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Commentary

Irish Priest: The Catholic Church Has Dire Need for Exorcists

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Most people who lean right, whether religious or not, tend to believe that there is good and evil in the world. While that view usually refers to right versus wrong, a Catholic priest in Europe is raising the alarm about a much more specific kind of evil: Demonic possessions.

Some might roll their eyes at the idea, but the Rev. Pat Collins takes it very seriously. According to Newsweek, he’s giving a somewhat creepy warning to anyone who will listen.

“An Irish priest has put out an urgent call for backup to help with the growing demand for exorcisms in the country,” the magazine reported, citing the Catholic News Agency.

“It’s only in recent years that the demand [for exorcisms] has risen exponentially,” Collins explained. In an open letter addressed to Irish bishops, the priest called on the Catholic Church to take exorcisms more seriously and train more priests in how to perform them.

“Collins’ comments are on par with those of other exorcists throughout the world, including the International Association of Exorcists (IAE), a group of 400 Catholic leaders and priests, which has reported a dramatic increase in demonic activity in recent years,” explained the CNA.

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This no doubt sounds far-fetched to those who don’t believe that demonic possessions are real — or even in the existence of an external evil force. Interestingly, Collins himself acknowledged that many “possessions” are probably imagined, but he said they can be real enough to individuals who are suffering.

“What I’m finding out desperately, is people who in their own minds believe – rightly or wrongly – that they’re afflicted by an evil spirit,” Collins said, according to the CNA.

“I think in many cases they wrongly think it, but when they turn to the church, the church doesn’t know what to do with them and they refer them on either to a psychologist or to somebody that they’ve heard of that is interested in this form of ministry, and they do fall between the cracks and often are not helped,” Collins said.

It’s an interesting perspective: In other words, he and other priests believe that if someone has convinced himself he is possessed, the result is essentially the same, and the Catholic Church should be available to help them.

Do you believe that exorcisms can actually help people?

“Each Catholic diocese in Ireland is required to have a trained exorcist who can identify whether a person is suffering from mental illness or has been possessed,” explained Newsweek.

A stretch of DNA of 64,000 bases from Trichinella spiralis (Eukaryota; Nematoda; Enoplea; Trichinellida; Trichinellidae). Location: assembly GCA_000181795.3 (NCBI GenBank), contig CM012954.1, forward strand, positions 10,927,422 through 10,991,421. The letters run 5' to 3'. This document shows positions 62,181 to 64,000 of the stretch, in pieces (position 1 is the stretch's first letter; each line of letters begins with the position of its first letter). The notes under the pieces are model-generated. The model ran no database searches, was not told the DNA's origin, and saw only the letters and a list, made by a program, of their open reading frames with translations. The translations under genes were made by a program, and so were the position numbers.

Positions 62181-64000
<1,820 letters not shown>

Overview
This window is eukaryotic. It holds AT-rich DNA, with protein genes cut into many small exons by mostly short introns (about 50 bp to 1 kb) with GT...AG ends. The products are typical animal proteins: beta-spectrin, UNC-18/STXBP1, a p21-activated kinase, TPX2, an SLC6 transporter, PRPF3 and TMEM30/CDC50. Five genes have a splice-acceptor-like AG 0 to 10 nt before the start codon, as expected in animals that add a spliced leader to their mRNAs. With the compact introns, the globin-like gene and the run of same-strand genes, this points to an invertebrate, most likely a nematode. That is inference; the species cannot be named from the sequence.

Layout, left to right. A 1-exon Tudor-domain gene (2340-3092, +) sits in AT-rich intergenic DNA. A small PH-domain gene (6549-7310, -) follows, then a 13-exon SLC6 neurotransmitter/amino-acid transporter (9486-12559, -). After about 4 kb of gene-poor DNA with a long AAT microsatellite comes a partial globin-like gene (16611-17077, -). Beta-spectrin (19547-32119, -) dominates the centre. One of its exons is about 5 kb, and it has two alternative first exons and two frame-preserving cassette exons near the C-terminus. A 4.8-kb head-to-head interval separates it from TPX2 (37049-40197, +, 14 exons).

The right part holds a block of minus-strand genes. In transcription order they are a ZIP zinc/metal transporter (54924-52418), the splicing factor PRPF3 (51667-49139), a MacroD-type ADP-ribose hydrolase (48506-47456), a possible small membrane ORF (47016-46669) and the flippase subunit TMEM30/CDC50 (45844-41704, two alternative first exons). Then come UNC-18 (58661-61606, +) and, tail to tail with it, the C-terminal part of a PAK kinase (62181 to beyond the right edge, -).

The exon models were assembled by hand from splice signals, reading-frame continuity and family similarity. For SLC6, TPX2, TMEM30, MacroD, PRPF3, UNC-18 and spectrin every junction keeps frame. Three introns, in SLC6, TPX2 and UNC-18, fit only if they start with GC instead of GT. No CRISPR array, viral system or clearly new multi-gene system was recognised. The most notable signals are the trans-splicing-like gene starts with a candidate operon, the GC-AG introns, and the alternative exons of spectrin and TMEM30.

The church’s own catechism, or list of official beliefs, recognizes the difference between mental health problems and what is calls “demonic activity.”

“Exorcism is directed at the expulsion of demons or to the liberation from demonic possession through the spiritual authority which Jesus entrusted to his Church,” state the official teachings.

“Illness, especially psychological illness, is a very different matter; treating this is the concern of medical science,” paragraph 1673 of the Catechism of the Catholic Church explains.

Even as an increasing number of Americans are identifying as non-religious, the vast majority believe in evil, and a surprising percentage also believes in exorcisms.

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“Currently, 79% agree that ‘there are clear guidelines about what’s good and evil that apply to everyone regardless of their situation,'” Pew Research reported in 2007. “That opinion has not changed much in the past 20 years.”

“Majorities of Americans of every political inclination, region, educational level, and age group said they believe in the devil,” Gallup confirmed.

“More than one-in-ten Americans (11%) say they have experienced or witnessed an exorcism, when the devil or evil spirits are driven out of a person,” Pew also found in 2007.

Regardless of your views on the church and exorcisms, one thing is clear: There seems to be a growing number of people who are looking for answers and haven’t been able to find it from traditional mental health services.

Whether people like Father Pat Collins are helping or hurting is open to debate, but it’s certainly an interesting topic to explore.

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Benjamin Arie is an independent journalist and writer. He has personally covered everything ranging from local crime to the U.S. president as a reporter in Michigan before focusing on national politics. Ben frequently travels to Latin America and has spent years living in Mexico.




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